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Inspired by Ukraine, civilians in Taiwan are studying urban warfare – Top Stories News – Report by AFR

Dressed in military camouflage and armed with an assault rifle, “Prof” Yeh peers from behind a vehicle in a parking lot outside of Taipei, scans the area, and waits for a signal to advance.

Yeh actually works in marketing, and his weapon is a replica – but he’s spending the weekend attending an urban warfare workshop to prepare for what he sees as the very real threat of a Chinese invasion.

“The Russia-Ukraine war is an important reason why I came to this workshop,” Yeh, 47, whose call sign is “Prof” during the training, tells AFP during a break between sessions.

When Russian President Vladimir Putin ordered his troops to invade Ukraine in late February, he gave shape to many Taiwanese’s darkest fears.

The self-governing democracy lives under constant threat from authoritarian China, which considers the island part of its territory and has pledged to one day take it.

But Yeh was also inspired by the war in Ukraine.

The resilience of Ukraine’s armed forces has given him hope that with the right tactics, Taiwan might also have a chance of defending itself against its much more powerful neighbor.

He’s not alone — organizers of the City Combat Course say their student numbers have nearly quadrupled since February. Firearms and first aid courses also saw an increase in enrollments.

– ‘feeling of crisis’ –

Long before the Russian invasion, unrest was brewing in Taiwan over China.

Max Chiang, CEO of the company organizing the workshops, says there has been an “increased sense of crisis” among the Taiwanese since 2020, when Chinese warplanes began regularly invading the island’s air identification zone.

Around 380 sorties were recorded this year – a number that has more than doubled in 2021 and is on track to do so again this year, according to an AFP database.

According to the US Department of Defense, China vastly outnumbers Taiwan militarily, with over a million ground troops to Taiwan’s 88,000, 6,300 tanks to Taiwan’s 800, and 1,600 warplanes to Taiwan’s 400.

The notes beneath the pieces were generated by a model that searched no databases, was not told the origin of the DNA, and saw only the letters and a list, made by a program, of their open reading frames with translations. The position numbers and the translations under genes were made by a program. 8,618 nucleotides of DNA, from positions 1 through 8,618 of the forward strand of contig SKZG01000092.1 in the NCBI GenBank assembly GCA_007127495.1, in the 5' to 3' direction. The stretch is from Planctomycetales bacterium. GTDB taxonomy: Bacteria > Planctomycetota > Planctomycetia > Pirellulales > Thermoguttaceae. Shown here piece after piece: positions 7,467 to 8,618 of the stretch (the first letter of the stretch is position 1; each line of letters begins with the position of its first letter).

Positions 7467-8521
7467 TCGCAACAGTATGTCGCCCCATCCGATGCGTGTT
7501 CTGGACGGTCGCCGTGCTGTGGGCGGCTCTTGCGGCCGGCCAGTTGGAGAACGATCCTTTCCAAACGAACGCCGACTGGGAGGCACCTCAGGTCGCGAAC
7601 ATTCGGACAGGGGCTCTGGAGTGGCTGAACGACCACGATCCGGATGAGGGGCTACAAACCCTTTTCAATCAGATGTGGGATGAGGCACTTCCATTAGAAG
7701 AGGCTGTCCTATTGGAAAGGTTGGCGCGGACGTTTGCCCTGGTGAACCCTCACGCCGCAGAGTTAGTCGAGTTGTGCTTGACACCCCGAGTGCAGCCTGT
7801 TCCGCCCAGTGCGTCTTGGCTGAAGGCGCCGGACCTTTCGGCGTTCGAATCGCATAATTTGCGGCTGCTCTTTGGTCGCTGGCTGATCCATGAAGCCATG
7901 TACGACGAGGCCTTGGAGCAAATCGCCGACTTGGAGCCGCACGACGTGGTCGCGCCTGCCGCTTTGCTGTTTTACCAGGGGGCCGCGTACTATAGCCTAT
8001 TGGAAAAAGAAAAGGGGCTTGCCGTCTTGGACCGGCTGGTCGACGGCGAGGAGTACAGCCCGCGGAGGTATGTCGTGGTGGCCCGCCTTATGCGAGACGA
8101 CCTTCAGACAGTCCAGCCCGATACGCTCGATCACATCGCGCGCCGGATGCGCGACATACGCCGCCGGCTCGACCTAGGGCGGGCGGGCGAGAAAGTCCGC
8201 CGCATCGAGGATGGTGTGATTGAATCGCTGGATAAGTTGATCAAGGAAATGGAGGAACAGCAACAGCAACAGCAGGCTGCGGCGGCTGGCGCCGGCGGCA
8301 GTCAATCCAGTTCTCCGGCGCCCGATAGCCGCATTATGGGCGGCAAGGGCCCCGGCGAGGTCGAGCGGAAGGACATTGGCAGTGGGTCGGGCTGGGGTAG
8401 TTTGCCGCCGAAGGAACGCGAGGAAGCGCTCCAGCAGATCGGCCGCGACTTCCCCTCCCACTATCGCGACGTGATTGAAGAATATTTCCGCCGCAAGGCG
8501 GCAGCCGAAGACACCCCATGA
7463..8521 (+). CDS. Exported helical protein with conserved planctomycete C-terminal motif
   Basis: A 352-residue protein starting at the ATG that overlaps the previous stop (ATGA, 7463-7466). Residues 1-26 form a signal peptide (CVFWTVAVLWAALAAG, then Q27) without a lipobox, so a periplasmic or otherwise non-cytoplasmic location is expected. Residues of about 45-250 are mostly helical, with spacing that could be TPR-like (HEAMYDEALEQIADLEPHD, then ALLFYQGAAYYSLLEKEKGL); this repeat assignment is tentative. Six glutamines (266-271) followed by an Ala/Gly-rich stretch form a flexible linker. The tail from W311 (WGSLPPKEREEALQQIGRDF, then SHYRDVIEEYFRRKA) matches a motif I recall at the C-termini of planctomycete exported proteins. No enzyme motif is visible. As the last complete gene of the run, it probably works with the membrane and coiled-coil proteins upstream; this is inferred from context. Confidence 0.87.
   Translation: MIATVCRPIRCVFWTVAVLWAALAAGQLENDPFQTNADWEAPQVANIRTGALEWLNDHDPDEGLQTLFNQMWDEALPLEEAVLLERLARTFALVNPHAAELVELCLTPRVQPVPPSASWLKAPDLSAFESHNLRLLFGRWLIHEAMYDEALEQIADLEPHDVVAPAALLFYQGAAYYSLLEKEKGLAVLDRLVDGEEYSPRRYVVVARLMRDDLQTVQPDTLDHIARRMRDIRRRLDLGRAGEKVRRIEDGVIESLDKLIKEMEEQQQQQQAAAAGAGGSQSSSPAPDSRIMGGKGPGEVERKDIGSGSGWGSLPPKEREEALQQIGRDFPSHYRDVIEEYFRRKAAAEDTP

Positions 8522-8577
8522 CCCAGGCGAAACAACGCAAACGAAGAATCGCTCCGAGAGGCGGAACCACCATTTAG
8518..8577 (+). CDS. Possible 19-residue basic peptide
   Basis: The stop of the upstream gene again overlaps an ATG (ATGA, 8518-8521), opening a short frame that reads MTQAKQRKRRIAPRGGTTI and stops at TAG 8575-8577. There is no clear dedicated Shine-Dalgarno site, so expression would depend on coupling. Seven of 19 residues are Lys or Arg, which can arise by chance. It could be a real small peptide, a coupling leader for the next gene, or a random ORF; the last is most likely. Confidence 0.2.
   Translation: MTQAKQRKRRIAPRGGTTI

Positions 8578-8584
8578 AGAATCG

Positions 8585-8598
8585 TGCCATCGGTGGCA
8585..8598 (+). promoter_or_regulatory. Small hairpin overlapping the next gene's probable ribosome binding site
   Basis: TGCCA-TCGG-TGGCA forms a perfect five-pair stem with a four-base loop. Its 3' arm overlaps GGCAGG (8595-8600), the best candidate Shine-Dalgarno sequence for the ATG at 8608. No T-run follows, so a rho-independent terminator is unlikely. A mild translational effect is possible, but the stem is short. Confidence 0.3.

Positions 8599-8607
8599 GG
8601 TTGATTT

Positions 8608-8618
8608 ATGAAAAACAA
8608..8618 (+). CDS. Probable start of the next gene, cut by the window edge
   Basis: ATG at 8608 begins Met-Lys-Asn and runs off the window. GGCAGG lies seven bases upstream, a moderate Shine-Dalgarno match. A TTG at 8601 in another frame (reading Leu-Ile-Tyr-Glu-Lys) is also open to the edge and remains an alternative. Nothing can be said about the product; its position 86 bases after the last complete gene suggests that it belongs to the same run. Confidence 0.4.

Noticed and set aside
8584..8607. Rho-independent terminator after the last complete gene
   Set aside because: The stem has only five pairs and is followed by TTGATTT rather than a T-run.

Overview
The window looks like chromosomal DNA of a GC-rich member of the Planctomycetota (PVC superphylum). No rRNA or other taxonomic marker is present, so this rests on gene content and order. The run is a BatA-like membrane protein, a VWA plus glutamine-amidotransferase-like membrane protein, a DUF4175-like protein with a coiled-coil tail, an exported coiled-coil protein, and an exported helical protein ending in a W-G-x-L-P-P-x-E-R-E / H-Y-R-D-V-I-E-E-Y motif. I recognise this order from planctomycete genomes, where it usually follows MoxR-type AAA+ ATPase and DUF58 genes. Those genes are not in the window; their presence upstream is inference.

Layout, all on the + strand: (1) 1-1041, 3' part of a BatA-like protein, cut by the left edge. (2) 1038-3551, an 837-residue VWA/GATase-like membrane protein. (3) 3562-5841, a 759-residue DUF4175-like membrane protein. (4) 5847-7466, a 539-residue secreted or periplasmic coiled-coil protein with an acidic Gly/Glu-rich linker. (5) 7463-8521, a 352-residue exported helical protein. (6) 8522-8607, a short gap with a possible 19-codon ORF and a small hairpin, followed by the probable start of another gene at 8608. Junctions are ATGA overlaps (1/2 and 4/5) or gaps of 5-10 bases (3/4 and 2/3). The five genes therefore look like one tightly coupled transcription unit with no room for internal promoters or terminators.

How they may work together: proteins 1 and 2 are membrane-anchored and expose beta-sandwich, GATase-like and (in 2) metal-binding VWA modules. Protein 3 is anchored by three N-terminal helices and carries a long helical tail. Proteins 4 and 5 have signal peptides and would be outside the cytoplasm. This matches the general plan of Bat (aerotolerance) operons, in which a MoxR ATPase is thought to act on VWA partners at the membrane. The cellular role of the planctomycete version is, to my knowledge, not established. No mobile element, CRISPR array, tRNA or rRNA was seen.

But Ukraine has provided a practical blueprint for how to reduce this inequality.

It has vividly demonstrated how difficult and costly fighting for control of cities can be for invading forces — and most of Taiwan’s 23 million people live in urban areas.

As Yeh and his 15 teammates race across the parking lot in staggered columns, leaning behind derelict buildings and vehicles to simulate assaults on enemy positions, they try to put into practice some of the lessons learned from Ukraine’s devastated cities.

“The best defense is offense,” Yeh insists, while instructors in light-colored safety vests stand by and take notes.

“To put it bluntly, destroy the enemy and stop any enemy advance.”

– ‘Determination of the people’ –

In a warehouse off the parking lot, 34-year-old Ruth Lam learns to fire a pistol for the first time.

Lam, who works at a manufacturer of emergency vehicle lighting, said most of her European customers told her there would be no war in Ukraine.

“But it happened,” she says.

She hopes that knowing how to use a gun could protect her and her family in war and plans to continue target practice with friends.

“Prepare your umbrella before it rains,” she says. “We don’t know when things are going to happen.”

In a poll conducted in May, 61.4 percent of respondents said they would take up arms in the event of an invasion.

“The will of the Ukrainian people to fight against aggressors has strengthened the resolve of the Taiwanese to protect their homeland,” Chen Kuan-ting, CEO of Taiwan think tank NextGen Foundation, told AFP.

Lin Ping-yu, a former paratrooper who got into the urban warfare class “to brush up on his combat skills,” agrees.

“Only when the citizens of a country have the strong will and determination to protect their country can they convince the international community to help them,” says the 38-year-old.

Yeh believes the question is when, not if, they will be called upon to put their new skills into action.

Using the example of Hong Kong, where Beijing has tried to consolidate its power in recent years, he says simply: “Taiwan is next.”

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